A modified rebuy is a buying situation in which a company reorders products from an approved vendor but wants to alter some elements: features, design, packaging, quantity, or delivery times. This change reflects the changes in the client's requirements or supplier's offering.
This type of buying situation can occur when a new competitor comes out with a new product that has better features. In turn, your company decides to change its products to stay relevant and competitive on the market.
What is the difference between a straight rebuy and a modified rebuy?
There are three types of rebuy purchases:
- straight rebuy;
- modified rebuy;
- new buy.
To understand the difference between the types of purchase, let’s review the features of each.
With this purchase type, a company reorders goods from an approved supplier. The reordered products are identical to those in the first order (the same product of the same quantity). In this type of buying situation, suppliers should maintain a high quality of products and provide an automated system to make the process of reordering fast and convenient. There is no post-purchase evaluation unless a client notices changes in product’s quality, delivery time, etc.
Sellers prefer straight rebuys as a buyer neither considers any alternative goods nor looks for other suppliers. However, a supplier should always be ready to provide the client with reliable and high-quality service.
This occurs when an organization is eager to purchase the same products but make changes in packaging, delivery time, or the quantity of products they offer. When companies aren’t satisfied with the previous products as an alternative, they can consider placing an order with a new supplier. To avoid such a situation, sellers try to find out whether products have met customers’ expectations. If not, they search for ways to let clients change elements of their order.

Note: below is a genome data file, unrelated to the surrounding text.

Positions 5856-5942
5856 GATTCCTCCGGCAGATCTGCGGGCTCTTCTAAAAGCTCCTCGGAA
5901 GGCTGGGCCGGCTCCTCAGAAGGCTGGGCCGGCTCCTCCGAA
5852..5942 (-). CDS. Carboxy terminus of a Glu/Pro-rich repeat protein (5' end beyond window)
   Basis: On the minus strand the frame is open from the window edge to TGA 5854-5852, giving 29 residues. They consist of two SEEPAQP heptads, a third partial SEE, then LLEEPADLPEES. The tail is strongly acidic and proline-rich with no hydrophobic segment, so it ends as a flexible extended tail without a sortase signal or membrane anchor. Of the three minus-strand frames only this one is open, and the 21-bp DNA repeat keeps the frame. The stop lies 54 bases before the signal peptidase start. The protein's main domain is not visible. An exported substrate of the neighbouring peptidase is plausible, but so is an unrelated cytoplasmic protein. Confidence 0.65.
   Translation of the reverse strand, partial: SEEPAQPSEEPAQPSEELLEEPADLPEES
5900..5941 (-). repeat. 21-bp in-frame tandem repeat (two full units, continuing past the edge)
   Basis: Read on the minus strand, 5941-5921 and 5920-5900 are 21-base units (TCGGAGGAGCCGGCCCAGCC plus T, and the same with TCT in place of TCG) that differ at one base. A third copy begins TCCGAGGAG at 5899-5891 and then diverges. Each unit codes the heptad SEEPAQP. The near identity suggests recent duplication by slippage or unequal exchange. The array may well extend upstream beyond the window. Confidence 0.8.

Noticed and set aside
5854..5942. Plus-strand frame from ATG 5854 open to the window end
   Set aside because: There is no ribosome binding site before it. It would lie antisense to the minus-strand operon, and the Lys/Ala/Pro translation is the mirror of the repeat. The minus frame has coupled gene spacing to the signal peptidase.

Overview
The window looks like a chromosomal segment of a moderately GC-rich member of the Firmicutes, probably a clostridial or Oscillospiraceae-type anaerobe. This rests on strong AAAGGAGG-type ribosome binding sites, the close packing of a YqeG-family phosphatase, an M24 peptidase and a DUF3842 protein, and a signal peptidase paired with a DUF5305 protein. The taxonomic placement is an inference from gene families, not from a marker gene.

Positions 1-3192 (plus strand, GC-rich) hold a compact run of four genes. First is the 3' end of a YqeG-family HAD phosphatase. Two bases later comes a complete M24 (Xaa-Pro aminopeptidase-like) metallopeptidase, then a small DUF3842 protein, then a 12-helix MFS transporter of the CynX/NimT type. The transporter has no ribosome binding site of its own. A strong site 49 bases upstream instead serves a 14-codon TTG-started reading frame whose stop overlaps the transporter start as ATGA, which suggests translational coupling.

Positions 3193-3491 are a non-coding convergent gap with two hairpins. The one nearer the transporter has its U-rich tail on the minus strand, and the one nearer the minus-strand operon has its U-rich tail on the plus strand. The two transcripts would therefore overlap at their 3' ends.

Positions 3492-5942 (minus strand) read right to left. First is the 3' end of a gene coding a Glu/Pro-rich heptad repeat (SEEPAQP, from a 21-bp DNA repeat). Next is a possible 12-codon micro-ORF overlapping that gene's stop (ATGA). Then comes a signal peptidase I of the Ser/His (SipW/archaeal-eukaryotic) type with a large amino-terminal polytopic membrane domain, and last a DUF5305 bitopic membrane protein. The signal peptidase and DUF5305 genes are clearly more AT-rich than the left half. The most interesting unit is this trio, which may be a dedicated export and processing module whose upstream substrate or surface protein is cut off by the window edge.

A new buy occurs when a company wants to order products for the first time. In this buying situation, a brand needs to conduct research and analyze the offers from various suppliers to choose the most suitable one.
Now that you know the difference between the types of purchases brands make, let’s review some examples of a modified rebuy.
Examples of a Modified Rebuy
If your company is dissatisfied with a supplier’s product and the procurement team makes changes to the order, you completed a modified rebuy. There are several reasons companies do this — new requirements, high prices, suppliers, product changes, etc.
Airlines offer more fresh fruits in the morning on particular routes. This decision is based on the feedback of clients who eat fruit for breakfast. So customers’ requirements influence what a plane crew serves during the flight.
Operating, or opex, cost refers to the ongoing cost for running a company. This includes ordering products or materials to create products If the spending on particular products are too high, the manager asks the purchasing team to decrease these costs.
Let’s take printer supplies, for example. The team has to search for other suppliers of printer cartridges and compare the prices. If a purchasing team finds out that their supplier charges higher prices, the company asks for a lower price.
Imagine that a company has three suppliers of office furniture, such as tables. The purchasing team compares the offers of all three vendors and finds out that one of them provides clients with better quality of products for a lower cost and offers an automated ordering process. As a result, the company cooperates with this new supplier.
Let’s imagine that a company has purchased cars from one supplier for 10 years. Suddenly the manufacturer stops the production of this model in favor of new eco-friendly electric vehicles. As a result, the company has to select a new model of the car.
A modified rebuy occurs when a company isn’t satisfied with a supplier, its team wants to check what’s new on the market, or it is considering using the service of the current supplier’s competitor. This allows other suppliers to offer their service instead of a company’s regular suppliers who haven’t met the expectations of their customers. At the same time, preferred suppliers can be 80% sure they will get the bid again as clients trust approved suppliers more because of the business relationship they have had for years.
Last Updated: 22.03.2023